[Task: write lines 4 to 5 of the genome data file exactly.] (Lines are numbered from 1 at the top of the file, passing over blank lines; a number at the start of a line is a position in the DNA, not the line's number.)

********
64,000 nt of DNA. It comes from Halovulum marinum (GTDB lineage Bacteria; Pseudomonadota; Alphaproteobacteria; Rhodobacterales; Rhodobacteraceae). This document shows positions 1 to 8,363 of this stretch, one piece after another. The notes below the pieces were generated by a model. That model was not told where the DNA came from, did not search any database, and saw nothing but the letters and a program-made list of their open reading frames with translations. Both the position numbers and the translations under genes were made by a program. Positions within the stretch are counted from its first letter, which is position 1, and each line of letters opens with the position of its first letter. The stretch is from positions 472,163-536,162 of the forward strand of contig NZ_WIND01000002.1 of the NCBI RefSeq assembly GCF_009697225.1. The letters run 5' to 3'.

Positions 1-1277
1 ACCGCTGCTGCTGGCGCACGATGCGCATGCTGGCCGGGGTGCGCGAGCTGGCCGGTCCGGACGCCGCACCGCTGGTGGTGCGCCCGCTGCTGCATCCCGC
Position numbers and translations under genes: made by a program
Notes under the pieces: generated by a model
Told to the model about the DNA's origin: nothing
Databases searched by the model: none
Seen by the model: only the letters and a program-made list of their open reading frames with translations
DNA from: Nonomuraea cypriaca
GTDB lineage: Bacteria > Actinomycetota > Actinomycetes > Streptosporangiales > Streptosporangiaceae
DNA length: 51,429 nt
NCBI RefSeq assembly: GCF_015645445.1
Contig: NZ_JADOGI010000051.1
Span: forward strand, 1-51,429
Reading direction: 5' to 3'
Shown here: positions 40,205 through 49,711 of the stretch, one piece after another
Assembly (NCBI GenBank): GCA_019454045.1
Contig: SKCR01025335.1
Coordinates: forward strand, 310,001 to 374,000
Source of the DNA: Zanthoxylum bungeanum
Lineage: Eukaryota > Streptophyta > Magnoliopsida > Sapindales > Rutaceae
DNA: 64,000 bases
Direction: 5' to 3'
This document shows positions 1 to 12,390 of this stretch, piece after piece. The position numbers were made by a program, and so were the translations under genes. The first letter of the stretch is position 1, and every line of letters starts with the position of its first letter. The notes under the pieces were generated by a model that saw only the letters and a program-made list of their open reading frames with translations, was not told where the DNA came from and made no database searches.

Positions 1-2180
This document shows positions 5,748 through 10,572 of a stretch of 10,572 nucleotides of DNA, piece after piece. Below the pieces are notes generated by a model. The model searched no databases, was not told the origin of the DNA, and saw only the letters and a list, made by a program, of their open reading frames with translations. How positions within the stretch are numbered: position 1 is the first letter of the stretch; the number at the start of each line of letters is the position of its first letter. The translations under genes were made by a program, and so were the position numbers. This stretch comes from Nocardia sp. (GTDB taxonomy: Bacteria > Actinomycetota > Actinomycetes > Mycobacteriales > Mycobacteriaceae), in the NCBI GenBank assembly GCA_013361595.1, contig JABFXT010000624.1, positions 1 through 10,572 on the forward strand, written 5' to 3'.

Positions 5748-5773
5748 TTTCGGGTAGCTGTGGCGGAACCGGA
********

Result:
Position numbers and translations under genes: made by a program
Notes under the pieces: generated by a model